Who says make-up is only for the young? Japan’s growing population of senior citizens are now drawn to the idea of permanent make-up through cosmetic tattoos. The idea of wearing eyebrow enhancers or eyeliner that never come off while doing various physical activities is something that’s a growing trend among the rapidly ageing population of the country.
One satisfied customer from a laser clinic in Tokyo says that if the price to pay for having the permanent make-up is a little pain, it is minimal enough and is not “hard to withstand.” The 68-year-old housewife and her friends believe that the cosmetic tattoos have made their lives easier as it keeps them looking good even while exercising, swimming, dancing, and even visiting the hospital. The reasoning behind electing for the surgery is not to make them more attractive to men. I’ve talked with my friends about how it’s not that we’re concerned about how men see us, it’s that we want to look young,” she said. A procedure usually costs around 126,000 yen (about US$1,200) for eyebrow tattoos, while eyeliner on the upper and lower lids is around 105,000 yen ($1,000).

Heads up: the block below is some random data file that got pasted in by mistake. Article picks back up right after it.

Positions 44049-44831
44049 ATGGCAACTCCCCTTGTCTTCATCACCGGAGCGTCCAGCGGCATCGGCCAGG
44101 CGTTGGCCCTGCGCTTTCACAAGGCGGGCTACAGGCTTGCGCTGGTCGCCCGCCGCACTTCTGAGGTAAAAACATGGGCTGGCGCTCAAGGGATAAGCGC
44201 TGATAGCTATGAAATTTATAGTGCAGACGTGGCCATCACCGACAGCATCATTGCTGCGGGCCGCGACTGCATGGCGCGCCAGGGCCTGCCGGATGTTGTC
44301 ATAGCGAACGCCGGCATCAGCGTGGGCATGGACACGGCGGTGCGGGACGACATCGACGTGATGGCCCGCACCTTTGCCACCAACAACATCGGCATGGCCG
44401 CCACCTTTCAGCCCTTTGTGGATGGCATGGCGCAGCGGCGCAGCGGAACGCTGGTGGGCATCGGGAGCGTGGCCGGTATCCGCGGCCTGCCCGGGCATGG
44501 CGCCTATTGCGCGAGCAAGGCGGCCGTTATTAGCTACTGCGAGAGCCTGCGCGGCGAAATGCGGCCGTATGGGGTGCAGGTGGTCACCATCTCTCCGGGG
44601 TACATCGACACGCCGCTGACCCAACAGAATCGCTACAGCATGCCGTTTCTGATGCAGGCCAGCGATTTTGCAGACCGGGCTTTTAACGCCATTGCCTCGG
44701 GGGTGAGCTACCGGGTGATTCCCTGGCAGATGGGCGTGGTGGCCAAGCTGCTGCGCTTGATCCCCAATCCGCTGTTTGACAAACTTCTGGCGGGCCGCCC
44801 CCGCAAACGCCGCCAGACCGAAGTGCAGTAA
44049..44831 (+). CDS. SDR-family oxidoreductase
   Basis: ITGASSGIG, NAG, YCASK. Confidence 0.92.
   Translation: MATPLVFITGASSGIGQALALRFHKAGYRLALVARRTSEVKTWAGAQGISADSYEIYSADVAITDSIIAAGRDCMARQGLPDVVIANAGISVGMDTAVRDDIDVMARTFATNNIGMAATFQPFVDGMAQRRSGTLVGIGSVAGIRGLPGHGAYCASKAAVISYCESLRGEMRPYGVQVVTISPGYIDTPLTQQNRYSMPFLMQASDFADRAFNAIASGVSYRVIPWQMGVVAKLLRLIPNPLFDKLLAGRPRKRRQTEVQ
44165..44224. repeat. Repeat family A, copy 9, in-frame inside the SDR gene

The head of the clinic says that they have seen an increase in senior citizens getting the cosmetic tattoos these past four or five years. These are women who, aside from wanting to remain active, have trouble applying make-up due to their shivering hands or sagging eyelids. But lest you think the process may be dangerous to their health, the clinic says they have very strict steps, like checking for allergies and medical conditions first before conducting the surgery. Nurses handle the procedure itself, and they mostly have 2-3 months of practice already.
Despite the safe practices of most clinics, the National Consumer Affairs Center of Japan said that they have received 121 complaints from those who have received cosmetic tattoos from 2006 to 2011. 95% of the cases involved non-licensed practitioners. The Ministry of Health, Labor and Welfare considers this a medical activity and requires that nurses carry out the tattooing under a doctor’s direction. But only a few medical clinics offer this service, so many Japanese citizens have gone to other countries or to beauty salons, which don’t have medical practitioners, of course.
[ via Mainichi ]
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